People of South Asian ethnicity are between 2.5 to 5 times more likely to have type 2 diabetes than people of white European ethnicity1

Disclaimer: This advertorial has been initiated, developed and funded by Novo Nordisk as part of its Make Type 2 Diabetes Different campaign. Novo Nordisk supported Arvind with writing the article. The opinions expressed are Arvind’s own and are not medical advice. Everyone who has type 2 diabetes is different, and Arvind’s story may not be representative of the experiences of everyone who lives with the condition. Always consult your healthcare professional before changing your diet, exercise, or management of your type 2 diabetes.

Arvind, 64, a retired manufacturing professional who lives with his wife and family in Leicester explains how he’s found a daily routine that helps keep his diabetes under control.

Read my diary entry to hear about the small lifestyle changes in my daily routine that help keep my type 2 diabetes under control.

When I was diagnosed with type 2 diabetes over 10 years ago, I had no idea where to start with the lifestyle changes my doctor told me to make.

Now, I’ve found a routine that I not only enjoy, but also helps keep my diabetes under control. Let me talk you through a day in my shoes.

Arvind’s Diabetes Diary


Today started like most days, with a warm pint of turmeric water and an early-morning dog walk.

We use turmeric a lot in our cooking, and after hearing about its supposed health benefits, I love adding it to hot water in the morning instead of drinking tea.

Before heading out with my dog Oscar, I weighed myself and checked my blood sugar, which I try to do once a week to keep myself on track.

Walking Oscar around the village is my favourite way to keep moving, so I walk him for an hour and a half at least four days a week. I love stopping for chats with my neighbours and discovering new walking routes, so that’s a huge motivator for me!

My health initially took a turn for the worse when I changed jobs and went from being on my feet all day at work to sitting at a desk. Now I’m retired, making the effort to stay active is really important to me.

When I got back from my walk, I had a light breakfast of protein yoghurt and fruit. I have a real sweet tooth, and before I changed my routine I used to eat a bowl of sugary cereal and full-fat milk to satisfy my morning cravings.

During breakfast, I planned my day – now I’m retired, I like to stay busy, and planning makes me feel more in control of my diabetes.

Today’s to-do list included housework, gardening and a game of badminton before my grandchildren got home from school. I’ve started to rethink what I would normally consider as exercise – if I’m moving my body then it counts, and daily chores are a great way to keep fit!


After weeding the garden, I took a break for lunch.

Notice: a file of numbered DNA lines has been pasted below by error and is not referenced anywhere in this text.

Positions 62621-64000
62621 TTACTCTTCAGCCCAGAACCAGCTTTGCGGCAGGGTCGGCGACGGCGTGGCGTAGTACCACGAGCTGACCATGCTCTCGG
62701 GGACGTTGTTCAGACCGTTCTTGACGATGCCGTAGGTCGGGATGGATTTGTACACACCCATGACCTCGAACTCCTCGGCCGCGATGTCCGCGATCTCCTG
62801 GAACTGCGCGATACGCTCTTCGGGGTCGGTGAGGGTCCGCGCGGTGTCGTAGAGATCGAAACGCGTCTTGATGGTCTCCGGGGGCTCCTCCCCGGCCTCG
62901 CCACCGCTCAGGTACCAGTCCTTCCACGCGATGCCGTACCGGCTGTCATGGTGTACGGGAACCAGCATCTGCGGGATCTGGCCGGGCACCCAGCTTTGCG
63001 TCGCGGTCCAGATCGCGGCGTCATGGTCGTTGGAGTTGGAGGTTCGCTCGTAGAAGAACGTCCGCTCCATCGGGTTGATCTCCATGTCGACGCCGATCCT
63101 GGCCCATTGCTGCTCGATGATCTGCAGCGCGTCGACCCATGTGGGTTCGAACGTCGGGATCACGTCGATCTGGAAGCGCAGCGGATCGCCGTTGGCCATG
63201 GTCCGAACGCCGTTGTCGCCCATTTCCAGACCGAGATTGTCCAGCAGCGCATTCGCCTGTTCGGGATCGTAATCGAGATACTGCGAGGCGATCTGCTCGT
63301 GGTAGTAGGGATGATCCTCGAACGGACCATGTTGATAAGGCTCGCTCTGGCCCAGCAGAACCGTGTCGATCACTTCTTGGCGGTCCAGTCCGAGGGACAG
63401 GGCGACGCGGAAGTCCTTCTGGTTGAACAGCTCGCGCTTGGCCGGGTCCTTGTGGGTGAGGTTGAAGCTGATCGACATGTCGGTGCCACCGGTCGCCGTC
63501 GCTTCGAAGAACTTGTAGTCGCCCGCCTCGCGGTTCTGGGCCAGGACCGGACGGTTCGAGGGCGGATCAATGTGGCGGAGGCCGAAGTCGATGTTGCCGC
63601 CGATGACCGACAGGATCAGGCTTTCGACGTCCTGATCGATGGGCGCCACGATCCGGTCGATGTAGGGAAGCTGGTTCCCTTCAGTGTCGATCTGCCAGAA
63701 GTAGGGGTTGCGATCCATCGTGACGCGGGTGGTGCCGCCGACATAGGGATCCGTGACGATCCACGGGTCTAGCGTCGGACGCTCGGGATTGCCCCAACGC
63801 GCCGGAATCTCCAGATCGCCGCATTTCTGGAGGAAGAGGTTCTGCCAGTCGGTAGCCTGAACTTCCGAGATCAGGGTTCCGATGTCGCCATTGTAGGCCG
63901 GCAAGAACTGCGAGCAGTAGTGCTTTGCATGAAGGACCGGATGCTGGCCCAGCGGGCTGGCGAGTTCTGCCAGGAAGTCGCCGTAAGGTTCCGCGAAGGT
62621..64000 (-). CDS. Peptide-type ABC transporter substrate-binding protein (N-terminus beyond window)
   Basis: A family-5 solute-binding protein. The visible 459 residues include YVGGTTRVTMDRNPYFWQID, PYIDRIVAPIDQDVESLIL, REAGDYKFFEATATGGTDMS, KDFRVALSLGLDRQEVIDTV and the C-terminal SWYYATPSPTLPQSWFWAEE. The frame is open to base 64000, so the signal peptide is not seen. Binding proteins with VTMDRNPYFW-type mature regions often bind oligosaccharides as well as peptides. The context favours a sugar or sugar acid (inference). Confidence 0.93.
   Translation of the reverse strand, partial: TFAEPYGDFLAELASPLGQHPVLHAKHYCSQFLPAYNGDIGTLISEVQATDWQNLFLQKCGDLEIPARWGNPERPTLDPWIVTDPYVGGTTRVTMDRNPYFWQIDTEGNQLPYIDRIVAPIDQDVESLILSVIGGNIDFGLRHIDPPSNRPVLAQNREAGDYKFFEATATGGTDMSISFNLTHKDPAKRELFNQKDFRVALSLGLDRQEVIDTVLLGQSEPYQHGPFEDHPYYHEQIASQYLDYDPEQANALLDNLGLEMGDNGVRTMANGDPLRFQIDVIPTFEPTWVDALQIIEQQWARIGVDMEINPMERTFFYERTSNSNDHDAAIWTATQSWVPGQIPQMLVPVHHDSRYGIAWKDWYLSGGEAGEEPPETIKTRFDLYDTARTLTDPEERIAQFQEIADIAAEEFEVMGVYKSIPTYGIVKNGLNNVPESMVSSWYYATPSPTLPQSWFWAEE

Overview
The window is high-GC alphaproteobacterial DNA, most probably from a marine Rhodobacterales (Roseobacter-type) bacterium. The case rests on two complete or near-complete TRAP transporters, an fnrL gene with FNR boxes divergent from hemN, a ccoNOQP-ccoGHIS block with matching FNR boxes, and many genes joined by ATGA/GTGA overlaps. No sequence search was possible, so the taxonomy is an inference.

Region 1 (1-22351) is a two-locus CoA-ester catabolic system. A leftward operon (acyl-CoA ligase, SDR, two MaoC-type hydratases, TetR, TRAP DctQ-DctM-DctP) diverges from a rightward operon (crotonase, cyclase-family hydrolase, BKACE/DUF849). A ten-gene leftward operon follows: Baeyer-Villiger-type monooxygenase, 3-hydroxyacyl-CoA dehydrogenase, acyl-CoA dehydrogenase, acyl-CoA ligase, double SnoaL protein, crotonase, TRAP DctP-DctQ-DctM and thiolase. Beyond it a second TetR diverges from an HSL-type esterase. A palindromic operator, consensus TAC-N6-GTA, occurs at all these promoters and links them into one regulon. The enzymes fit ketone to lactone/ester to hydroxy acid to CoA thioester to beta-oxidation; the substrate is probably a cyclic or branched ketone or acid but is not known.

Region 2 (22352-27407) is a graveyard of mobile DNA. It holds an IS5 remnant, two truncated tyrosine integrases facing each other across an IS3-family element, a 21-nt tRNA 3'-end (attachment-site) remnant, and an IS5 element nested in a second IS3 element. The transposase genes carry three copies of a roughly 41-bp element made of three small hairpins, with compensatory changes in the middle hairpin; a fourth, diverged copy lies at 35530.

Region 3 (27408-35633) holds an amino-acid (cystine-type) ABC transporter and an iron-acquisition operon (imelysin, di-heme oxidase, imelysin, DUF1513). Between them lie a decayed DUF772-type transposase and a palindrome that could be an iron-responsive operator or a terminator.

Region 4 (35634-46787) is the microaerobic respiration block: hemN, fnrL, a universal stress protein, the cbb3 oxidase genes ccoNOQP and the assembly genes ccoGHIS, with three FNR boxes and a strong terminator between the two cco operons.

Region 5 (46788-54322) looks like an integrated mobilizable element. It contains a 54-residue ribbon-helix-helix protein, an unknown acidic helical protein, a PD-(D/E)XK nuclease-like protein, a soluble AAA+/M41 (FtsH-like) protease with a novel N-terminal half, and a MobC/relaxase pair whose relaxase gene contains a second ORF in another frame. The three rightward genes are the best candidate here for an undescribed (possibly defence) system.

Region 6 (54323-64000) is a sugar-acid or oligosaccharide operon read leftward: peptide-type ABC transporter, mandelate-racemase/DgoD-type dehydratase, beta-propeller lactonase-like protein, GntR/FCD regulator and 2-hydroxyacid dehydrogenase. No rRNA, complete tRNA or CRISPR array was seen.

Having type 2 diabetes has made me step out of my comfort zone and spend more time in the kitchen, finding ways to make my diet healthier – some more successful than others! We try not to have South Asian food for every meal as I now know it’s often heavy in carbohydrates like rice and potatoes, which I’m trying to cut down on.

Today I made an omelette and salad, washed down with another pint of water. I drink at least four pints of water a day – I had to find something to replace my favourite fizzy drink when I realised how sugary it was!

Now, whenever I’m at the supermarket, I always read the food labels so I know the sugar content and can choose healthier options. It was hard to remember to do this at the start, but now I’ve gotten into the habit it’s become second nature!

I do a few different types of exercise each week to keep things interesting, including badminton, walking cricket and Zoom classes online. Today was Wednesday, which was badminton day. I love team sports, and knowing I’ll see my friends motivates me to keep working towards my goals even on those days when I’m not feeling quite as energetic.


After a day on my feet, I had dinner at 5pm. We always eat as a family, and this evening we had a curry with a small portion of brown rice. My wife is a brilliant cook, and she helps keep my diabetes in check by adapting our favourite traditional recipes.

Today, we swapped the meat in our curry for lots of vegetables, including lentils, chickpeas, and spinach, which we cooked with cooking oil spray instead of vegetable oil. We baked the samosas rather than fried them, but recently I discovered an air fryer so might start using this more!

I’ve been limiting how much salt I eat since I was diagnosed, so instead we add extra spices, onion, and garlic to make the dish just as tasty. After dinner, I would previously be tempted by unhealthy snacks like ghatia and chevdo. But now I no longer eat after 6pm, and so I’ve cut these snacks out and I’ve found it’s done wonders for my sleep!

Since I’ve made changes to help me manage my diabetes, I’m full of energy and my mood has really improved – which makes it easier to motivate myself to lead a more active lifestyle. I feel great that I’m looking after myself and can focus on supporting my grandchildren as they grow up, hopefully instilling healthy habits in them too!

Inspired by Arvind’s story? For more information about how you can make small changes to help manage your type 2 diabetes, including a guide to setting goals that are realistic for you, and videos translated to Bengali and Punjabi, visit:

1 Source: English S, Tippu Z, Chan T et al. Type 2 diabetes prevalence among people of South Asian ethnicity in the UK. Diabetes & Primary Care. 2016;18:28–32

Document number: UK21DI00297. Date of preparation: January 2022.